MINNEAPOLIS (WCCO) — Minnesotans will be voting in a March 3 presidential primary for the first time in decades. It’s part of a Super Tuesday showdown for national Democrats that could go a long way to determining their official nominee.
Seventy-five national convention delegates from Minnesota are up for grabs and 1,357 overall in the 14 states and 2 territories holding primaries that day. That’s 35% of all of the Democratic convention delegates at the party’s national convention in Milwaukee this summer.
Over the last few decades, Minnesotans have chosen their presidential candidates through a caucus system. Unlike primaries, a caucus is more of a discussion, requiring voters to publicly debate with their neighbors over which candidate(s) should be awarded presidential delegates by their precinct.
Nearly all caucuses throughout the state are held at the same time, typically in the evening.
Critics of the caucus system find the process to be unfair, limiting voters who may work nights, don’t have transportation or simply can’t vote on that day.
In 2016, legislation was passed to establish a presidential primary in Minnesota. The push to replace the caucus system came after voters expressed frustration with overcrowding and long lines at caucus sites across the state.
A primary also awards presidential delegates to candidates but does so through a more traditional election where voters cast their ballots in private. At each party’s National Conventions, those delegates then choose a nominee for their party.
So How Will Things Be Different On March 3?
Well for starters, voters will now have more flexibility.
“Instead of having just one hour on one night to vote, Minnesotans will now have access to many of the benefits they’ve come to expect from our regular election process,” Minnesota Secretary of State Steve Simon said back in 2016 after legislation was passed to make the switch.
Come March 3, Minnesota voters will be able to visit their polling place at a time convenient for them. They also have the option to vote absentee, or vote prior to March 3 by requesting an absentee ballot.
Another huge change is that voters will be required to identify which party they plan to vote for in the general election.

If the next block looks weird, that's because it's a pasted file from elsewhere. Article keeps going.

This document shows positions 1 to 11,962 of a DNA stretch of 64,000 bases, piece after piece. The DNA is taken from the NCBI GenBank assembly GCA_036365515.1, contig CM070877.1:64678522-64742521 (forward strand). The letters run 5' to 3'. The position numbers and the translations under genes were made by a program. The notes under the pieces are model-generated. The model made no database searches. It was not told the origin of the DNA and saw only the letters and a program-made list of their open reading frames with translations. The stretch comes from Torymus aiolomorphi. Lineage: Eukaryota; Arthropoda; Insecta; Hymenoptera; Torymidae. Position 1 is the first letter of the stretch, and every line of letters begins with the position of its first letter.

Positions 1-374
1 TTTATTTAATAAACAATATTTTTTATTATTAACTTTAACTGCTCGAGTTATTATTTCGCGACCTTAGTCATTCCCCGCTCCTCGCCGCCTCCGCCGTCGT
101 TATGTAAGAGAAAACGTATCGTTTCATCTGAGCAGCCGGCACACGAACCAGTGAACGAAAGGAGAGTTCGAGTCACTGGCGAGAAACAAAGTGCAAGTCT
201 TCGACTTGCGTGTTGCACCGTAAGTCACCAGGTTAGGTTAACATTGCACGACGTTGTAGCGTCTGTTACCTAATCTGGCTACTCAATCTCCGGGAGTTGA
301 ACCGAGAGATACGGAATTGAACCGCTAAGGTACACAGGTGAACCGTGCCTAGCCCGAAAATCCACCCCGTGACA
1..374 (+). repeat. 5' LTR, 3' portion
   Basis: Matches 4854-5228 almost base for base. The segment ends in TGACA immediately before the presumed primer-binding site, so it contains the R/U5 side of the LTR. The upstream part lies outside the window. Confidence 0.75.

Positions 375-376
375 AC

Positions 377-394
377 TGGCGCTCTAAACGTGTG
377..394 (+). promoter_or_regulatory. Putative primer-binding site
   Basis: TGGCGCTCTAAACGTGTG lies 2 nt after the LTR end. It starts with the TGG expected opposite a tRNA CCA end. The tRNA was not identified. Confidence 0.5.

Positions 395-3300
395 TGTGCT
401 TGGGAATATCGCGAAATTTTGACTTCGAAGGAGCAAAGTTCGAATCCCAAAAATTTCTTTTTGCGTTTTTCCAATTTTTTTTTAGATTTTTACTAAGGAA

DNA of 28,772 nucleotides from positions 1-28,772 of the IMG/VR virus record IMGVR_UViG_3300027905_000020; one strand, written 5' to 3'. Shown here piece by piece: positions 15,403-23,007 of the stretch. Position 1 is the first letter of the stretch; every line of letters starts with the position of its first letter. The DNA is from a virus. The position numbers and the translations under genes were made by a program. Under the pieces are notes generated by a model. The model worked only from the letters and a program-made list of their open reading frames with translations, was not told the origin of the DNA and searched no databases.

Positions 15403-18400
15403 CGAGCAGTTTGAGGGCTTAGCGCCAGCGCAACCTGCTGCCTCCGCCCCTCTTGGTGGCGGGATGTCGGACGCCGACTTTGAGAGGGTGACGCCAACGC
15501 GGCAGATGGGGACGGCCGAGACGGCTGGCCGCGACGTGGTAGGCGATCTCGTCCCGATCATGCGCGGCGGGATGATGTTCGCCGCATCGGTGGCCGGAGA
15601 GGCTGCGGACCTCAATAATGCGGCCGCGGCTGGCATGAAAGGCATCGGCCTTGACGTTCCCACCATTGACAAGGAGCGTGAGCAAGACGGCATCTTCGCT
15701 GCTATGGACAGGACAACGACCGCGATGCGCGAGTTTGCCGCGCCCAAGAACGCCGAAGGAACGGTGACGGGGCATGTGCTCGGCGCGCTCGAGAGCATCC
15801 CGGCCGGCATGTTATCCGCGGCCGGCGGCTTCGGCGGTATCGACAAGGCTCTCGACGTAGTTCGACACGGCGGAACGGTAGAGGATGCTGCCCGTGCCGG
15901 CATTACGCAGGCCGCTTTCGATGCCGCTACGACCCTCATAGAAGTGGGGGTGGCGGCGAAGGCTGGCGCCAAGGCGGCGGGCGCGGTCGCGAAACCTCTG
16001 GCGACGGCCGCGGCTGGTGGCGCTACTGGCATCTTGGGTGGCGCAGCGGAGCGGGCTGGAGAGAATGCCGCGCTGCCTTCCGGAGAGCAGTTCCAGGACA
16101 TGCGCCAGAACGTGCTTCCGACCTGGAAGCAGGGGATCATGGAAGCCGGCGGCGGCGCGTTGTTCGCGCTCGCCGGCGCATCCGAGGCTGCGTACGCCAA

Both parties will have their own ballot and the ballot voters choose will be publicly recorded. That information is then provided to the chair of each major political party; however, the specific candidate a voter selected will not be documented.
How To Vote Early In Minnesota
Concerned you won’t make it to your polling station on election day? No problem!
There are two ways to vote early in Minnesota. Both of them involve an absentee ballot.
The first way to vote early involves going to your local county election office in person. There, the election officials will give you an absentee ballot to fill out directly.
For the second method, you can mail in your absentee ballot. After you request an absentee ballot online, the county election office will send you one, which you can fill out and return via mail, fax, or email.
Changing Your Vote
If you voted early but want to change your mind, you can request a replacement ballot up to seven days before the Presidential Primary.
You can go to the Early Vote Center and ask to fill out a new absentee ballot. The election officials will spoil your old ballot, and will record your new vote.
What Else Should I Be Aware Of?
Now that Minnesota is holding a primary to determine its presidential delegates, the cost to hold the election falls on taxpayers. Based on a survey from the office of the Secretary of State, the cost to administer the Presidential Nomination Primary is $11.9 million.
In comparison, under a caucus system, each major political party is expected to pick up the tab for their caucus.
One other thing to note, if your precinct awards presidential delegates to a candidate that drops out of the race, those delegates are still bound to that candidate, according to the Minnesota DFL. The exception to this rule is if a dropped out candidate releases their delegates, allowing them to vote freely at the National Convention.
Will Any Other Offices Be On My Ballot?
No. On March 3, Minnesotans will only be voting for a presidential candidate to represent their party in November. A separate primary will be held in August for other state offices.
Also, the state will still hold precinct caucuses for other party business. This will be held on Tuesday, February 25. To learn more click here.
Minnesota’s presidential primary falls on Super Tuesday, when the largest number of states hold presidential primaries or caucuses. Alabama, Arkansas, California, Colorado, Maine, Massachusetts, North Carolina, Oklahoma, Tennessee, Texas, Utah, Vermont and Virginia will hold primaries on March 3. More than one-third of the Democratic delegates are at stake that day.
For more information on Minnesota’s presidential primary, please check out our voter resources below: